As I write you are currently planning a discharge licence into Llyn Padarn.

I urge you to do the right thing, and save our wild spaces.

Dan Butler

2 Responses to “Enough is Enough”

  1. odavis212

    Dear Dan Butler,

    Firstly, as somebody who has grown up in this area all of my life I agree with the points you are making.
    However to “attack” individuals in such a way without finding out the full facts, in my eyes, is irresponsible and attention seeking for personal gratification! For your information, as I don’t know whether you are an aforementioned “visitor”, Mr Cawley has also grown up in the Conwy Valley as have all of his family. To make remarks such as “You are failing in this task most dramatically” is wholly irresponsible and, in my opinion, driven by social media attention!!! Do you actually have any knowledge of what Mr Cawley’s job entails??!!
    “you are failing to take into consideration the impact that these schemes have.” Really?? Are you saying that this local gentleman doesn’t know what he is doing? Perhaps you know the workings of regional planning regulations in a much better way than the rest of us!!!
    I was wholeheartedly against the hydro-scheme plans for the Fairy Glen, which may I add were thrown out by Snowdonia National Park, and understand your frustrations.
    However, having grown up with Mr Cawley, I think I have more knowledge of his opinions than you do!!!
    You are coming across as another individual who finds it extremely easy to attack individuals form behind your keyboard!! Maybe you should do a little more research, get to know LOCAL people who are doing their job and maybe all work together for the common goal.
    I truly don’t believe that you need to explain to Mr Cawley about the beautiful nature of the countryside on our doorstep, I think he is probably far more aware than you are in fact.
    Maybe a little more tact and less self-indulgence would be more helpful.

    Regards

    Owen (Local resident for 41 years)

    Reply
    • savetheconwy

      Dear Owen thanks for contacting us.

      First to make things clear I would like to point out that I am not Dan Butler and he doesn’t write this Blog. I published his letter as it expressed the sentiment that many people feel. I do however know Dan and he both lives and works in the local area. Dan has been involved with objecting to the planning application for the Conwy Falls scheme from the very start and has read and helped us understand many hundreds of pages of EIA, abstraction information, Snowdonia National Park planning policy as well as researching other aspects of the application (see here for some of the research Dan has done https://savetheconwy.com/2015/11/17/open-letter-to-the-snowdonia-national-park-planners/ ) and attending planning committee meetings. So I can safely say Dan is as well informed as anyone when it comes the Conwy Falls application and the behaviour of the National Park planning department when it comes to granting of hydro applications. With regards to the recent decision on the Conwy Falls application unfortunately it was not “thrown out by Snowdonia National Park” it was rejected on the basis of needing further information and then only on a vote of 6 to 5 following a discussion in which the planning officer repeatedly stated he felt that despite the rules which forced him to recommend refusal he felt the application was a “good one”. Our thoughts on some of the conduct of the planning officer are published here: https://savetheconwy.com/2015/10/20/planning-officers-recommendations/ . Unfortunately, and possibly the cause of some peoples ire with Mr Cawley, despite this being possibly the largest private planning application to be put before the park and it certainly being one of the most controversial Mr Cawley (in his extremely important role as Head of Planning and Land Management) has absented himself from all discussion on this application due to being a member of a local fishing club. This leads to the planning officer in charge being able to make his extremely dubious and biased statements, “well there will always be fish in the river” being a favourite of mine, without any form of oversight from above. Surely a professional such as Mr Cawley can act dispassionately on the facts of a case without membership of a fishing club clouding his judgement too much. If Mr Cawley is the type of man you portray him as then for all of us who live in, and visit, Snowdonia he needs to become involved before it is too late.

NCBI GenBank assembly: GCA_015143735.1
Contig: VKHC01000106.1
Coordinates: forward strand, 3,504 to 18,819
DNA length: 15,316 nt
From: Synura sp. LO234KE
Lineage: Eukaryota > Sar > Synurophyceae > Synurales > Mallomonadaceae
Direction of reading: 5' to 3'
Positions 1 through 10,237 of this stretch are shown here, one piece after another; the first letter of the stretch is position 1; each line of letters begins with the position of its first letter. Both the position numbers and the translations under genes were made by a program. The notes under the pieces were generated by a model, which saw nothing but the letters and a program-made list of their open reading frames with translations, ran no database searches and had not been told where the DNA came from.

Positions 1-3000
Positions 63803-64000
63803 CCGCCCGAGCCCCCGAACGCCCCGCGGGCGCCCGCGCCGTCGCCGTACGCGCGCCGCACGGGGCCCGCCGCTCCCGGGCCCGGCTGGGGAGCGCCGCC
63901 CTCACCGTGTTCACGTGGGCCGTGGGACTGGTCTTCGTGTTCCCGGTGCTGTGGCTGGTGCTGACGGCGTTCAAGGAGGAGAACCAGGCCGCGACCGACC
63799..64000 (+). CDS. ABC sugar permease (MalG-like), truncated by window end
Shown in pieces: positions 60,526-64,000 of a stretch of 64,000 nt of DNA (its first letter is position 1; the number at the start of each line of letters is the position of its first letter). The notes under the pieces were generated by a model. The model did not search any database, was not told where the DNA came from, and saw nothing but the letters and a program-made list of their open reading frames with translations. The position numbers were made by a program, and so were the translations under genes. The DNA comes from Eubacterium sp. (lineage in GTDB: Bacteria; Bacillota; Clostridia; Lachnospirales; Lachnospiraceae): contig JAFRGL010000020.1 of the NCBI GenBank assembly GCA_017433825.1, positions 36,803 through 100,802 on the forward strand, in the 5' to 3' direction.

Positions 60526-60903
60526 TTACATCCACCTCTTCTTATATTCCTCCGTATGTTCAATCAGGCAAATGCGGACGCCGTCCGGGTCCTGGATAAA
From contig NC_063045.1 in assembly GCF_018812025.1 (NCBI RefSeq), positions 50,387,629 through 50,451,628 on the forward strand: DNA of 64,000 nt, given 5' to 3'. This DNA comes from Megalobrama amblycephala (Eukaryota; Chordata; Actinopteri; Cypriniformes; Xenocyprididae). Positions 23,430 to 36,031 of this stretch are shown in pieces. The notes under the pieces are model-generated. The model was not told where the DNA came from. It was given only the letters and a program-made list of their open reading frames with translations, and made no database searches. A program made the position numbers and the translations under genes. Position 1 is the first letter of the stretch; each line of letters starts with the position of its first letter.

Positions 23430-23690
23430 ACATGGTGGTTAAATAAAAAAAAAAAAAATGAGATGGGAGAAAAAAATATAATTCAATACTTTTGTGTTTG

Yours Save the Conwy

      Reply